• Develop the ability to assess received understandings of human rights discourses using anthropologically informed holistic and relativistic descriptions of cultural practices.
  • Critically evaluate the validity of a number of prominent critiques of human rights using anthropologically informed approaches
  • Apply a critical understanding of human rights and its critics to real world situations and phenomena.
  • Analyze how cultural difference affects the interpretation, institution, and enforcement of human rights in different societies.

Assessment tasks

  • Class Preparation: DPG
  • Participation in seminar
  • Leading Seminar Discussion
  • Short Essay
  • Research Essay

PG - Effective Communication

Our postgraduates will be able to communicate effectively and convey their views to different social, cultural, and professional audiences. They will be able to use a variety of technologically supported media to communicate with empathy using a range of written, spoken or visual formats.

This graduate capability is supported by:

Learning outcome

  • Improve writing skills, especially structuring of argument, organization, and use of supporting evidence and data.

Assessment tasks

  • Class Preparation: DPG
  • Short Essay

PG - Discipline Knowledge and Skills

Our postgraduates will be able to demonstrate a significantly enhanced depth and breadth of knowledge, scholarly understanding, and specific subject content knowledge in their chosen fields.

This graduate capability is supported by:

Learning outcomes

  • Develop familiarity with the history and evolution of human rights in legal, philosophical, and institutional contexts.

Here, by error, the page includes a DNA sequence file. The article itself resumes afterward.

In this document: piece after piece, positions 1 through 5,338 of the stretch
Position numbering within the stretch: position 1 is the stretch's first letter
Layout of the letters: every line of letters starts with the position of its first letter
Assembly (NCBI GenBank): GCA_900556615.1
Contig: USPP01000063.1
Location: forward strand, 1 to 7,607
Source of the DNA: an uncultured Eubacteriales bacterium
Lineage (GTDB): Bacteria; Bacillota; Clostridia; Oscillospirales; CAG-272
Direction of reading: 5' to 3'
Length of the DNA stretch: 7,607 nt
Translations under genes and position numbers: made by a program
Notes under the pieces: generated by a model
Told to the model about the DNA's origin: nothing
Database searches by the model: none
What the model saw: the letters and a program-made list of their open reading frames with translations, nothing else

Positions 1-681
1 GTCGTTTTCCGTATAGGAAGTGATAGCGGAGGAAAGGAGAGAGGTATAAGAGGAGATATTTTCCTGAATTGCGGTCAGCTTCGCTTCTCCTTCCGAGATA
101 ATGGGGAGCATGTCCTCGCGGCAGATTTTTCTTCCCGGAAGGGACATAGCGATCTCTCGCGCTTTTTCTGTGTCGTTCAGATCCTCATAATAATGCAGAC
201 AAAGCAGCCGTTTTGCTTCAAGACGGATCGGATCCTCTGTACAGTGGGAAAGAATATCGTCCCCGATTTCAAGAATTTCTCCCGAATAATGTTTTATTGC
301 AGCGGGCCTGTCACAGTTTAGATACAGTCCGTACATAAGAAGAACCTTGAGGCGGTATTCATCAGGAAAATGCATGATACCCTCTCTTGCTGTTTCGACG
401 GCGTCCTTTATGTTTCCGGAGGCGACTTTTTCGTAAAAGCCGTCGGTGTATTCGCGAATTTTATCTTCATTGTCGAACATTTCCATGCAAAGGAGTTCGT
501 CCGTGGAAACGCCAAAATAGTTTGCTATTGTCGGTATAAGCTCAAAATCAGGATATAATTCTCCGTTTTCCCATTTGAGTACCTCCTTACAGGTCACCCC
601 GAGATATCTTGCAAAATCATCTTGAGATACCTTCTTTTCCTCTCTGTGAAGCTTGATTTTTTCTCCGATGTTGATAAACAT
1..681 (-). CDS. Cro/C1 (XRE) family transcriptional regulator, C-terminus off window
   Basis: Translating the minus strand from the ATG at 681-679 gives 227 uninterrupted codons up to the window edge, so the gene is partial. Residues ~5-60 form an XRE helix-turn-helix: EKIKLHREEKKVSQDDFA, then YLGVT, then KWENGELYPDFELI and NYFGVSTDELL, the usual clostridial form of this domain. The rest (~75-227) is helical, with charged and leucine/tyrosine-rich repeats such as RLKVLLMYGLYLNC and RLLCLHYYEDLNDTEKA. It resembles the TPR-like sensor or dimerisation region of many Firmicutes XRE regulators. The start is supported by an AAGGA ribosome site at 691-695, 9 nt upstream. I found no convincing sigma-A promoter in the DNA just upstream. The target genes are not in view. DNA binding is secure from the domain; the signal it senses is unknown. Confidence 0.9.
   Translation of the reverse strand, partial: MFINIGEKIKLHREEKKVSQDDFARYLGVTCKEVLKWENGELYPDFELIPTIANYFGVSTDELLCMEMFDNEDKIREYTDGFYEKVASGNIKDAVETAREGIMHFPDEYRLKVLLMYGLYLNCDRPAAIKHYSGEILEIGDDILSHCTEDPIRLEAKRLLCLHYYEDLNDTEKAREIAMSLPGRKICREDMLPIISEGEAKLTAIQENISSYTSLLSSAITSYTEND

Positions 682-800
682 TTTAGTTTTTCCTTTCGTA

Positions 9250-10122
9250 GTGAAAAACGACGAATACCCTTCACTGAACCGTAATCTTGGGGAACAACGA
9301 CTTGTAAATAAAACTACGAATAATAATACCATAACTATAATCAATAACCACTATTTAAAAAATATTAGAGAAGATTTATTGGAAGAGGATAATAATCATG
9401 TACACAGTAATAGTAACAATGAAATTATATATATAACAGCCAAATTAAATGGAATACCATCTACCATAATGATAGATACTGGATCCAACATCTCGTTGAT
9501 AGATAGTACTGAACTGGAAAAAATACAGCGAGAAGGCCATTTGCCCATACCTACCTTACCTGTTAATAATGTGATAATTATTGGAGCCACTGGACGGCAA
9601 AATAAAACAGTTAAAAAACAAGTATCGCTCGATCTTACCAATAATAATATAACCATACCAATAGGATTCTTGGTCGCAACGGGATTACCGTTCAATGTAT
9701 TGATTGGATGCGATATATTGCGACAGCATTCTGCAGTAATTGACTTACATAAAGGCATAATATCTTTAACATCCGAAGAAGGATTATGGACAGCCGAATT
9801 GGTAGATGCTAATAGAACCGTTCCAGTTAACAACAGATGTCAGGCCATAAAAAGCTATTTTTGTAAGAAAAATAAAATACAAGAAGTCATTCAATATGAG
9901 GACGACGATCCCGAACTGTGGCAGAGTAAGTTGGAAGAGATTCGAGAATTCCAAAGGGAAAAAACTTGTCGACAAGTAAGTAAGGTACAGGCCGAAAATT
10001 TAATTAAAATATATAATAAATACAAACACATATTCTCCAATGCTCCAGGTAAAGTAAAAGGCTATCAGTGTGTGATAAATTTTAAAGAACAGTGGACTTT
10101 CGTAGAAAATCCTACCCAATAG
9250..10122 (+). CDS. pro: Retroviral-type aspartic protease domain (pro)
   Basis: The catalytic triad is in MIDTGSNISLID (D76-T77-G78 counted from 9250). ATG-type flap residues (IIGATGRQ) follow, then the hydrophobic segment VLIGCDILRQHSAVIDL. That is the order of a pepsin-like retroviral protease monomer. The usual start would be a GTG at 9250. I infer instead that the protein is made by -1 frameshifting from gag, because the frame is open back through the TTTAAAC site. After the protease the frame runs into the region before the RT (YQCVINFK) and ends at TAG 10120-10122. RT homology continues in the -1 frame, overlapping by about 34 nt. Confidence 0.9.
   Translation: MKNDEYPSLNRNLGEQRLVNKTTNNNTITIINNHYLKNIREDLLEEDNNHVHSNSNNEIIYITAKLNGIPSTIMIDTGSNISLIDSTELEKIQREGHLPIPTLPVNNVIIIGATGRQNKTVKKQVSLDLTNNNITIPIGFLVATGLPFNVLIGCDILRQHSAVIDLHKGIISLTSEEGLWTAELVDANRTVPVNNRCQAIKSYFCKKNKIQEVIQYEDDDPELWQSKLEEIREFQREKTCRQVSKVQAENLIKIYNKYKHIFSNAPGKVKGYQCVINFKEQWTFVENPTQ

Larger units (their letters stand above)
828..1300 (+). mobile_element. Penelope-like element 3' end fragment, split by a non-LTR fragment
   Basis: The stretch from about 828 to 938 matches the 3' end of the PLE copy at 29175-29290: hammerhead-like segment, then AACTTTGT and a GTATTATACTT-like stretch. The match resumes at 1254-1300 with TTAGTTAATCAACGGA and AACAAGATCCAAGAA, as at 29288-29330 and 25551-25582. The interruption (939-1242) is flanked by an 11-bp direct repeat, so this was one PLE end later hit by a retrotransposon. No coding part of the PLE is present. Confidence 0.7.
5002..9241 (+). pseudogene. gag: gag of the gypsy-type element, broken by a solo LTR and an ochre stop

• Develop the ability to assess received understandings of human rights discourses using anthropologically informed holistic and relativistic descriptions of cultural practices.
  • Critically evaluate the validity of a number of prominent critiques of human rights using anthropologically informed approaches
  • Apply a critical understanding of human rights and its critics to real world situations and phenomena.
  • Improve writing skills, especially structuring of argument, organization, and use of supporting evidence and data.

Assessment tasks

  • Class Preparation: DPG
  • Participation in seminar
  • Leading Seminar Discussion
  • Short Essay
  • Research Essay

PG - Research and Problem Solving Capability

Our postgraduates will be capable of systematic enquiry; able to use research skills to create new knowledge that can be applied to real world issues, or contribute to a field of study or practice to enhance society. They will be capable of creative questioning, problem finding and problem solving.

This graduate capability is supported by:

Learning outcome

  • Improve writing skills, especially structuring of argument, organization, and use of supporting evidence and data.

Assessment tasks

  • Class Preparation: DPG
  • Short Essay

PG - Engaged and Responsible, Active and Ethical Citizens

Our postgraduates will be ethically aware and capable of confident transformative action in relation to their professional responsibilities and the wider community. They will have a sense of connectedness with others and country and have a sense of mutual obligation. They will be able to appreciate the impact of their professional roles for social justice and inclusion related to national and global issues

This graduate capability is supported by:

Learning outcomes

  • Develop familiarity with the history and evolution of human rights in legal, philosophical, and institutional contexts.
  • Develop the ability to assess received understandings of human rights discourses using anthropologically informed holistic and relativistic descriptions of cultural practices.
  • Apply a critical understanding of human rights and its critics to real world situations and phenomena.
  • Analyze how cultural difference affects the interpretation, institution, and enforcement of human rights in different societies.

Assessment tasks

  • Class Preparation: DPG
  • Participation in seminar
  • Leading Seminar Discussion
  • Short Essay
  • Research Essay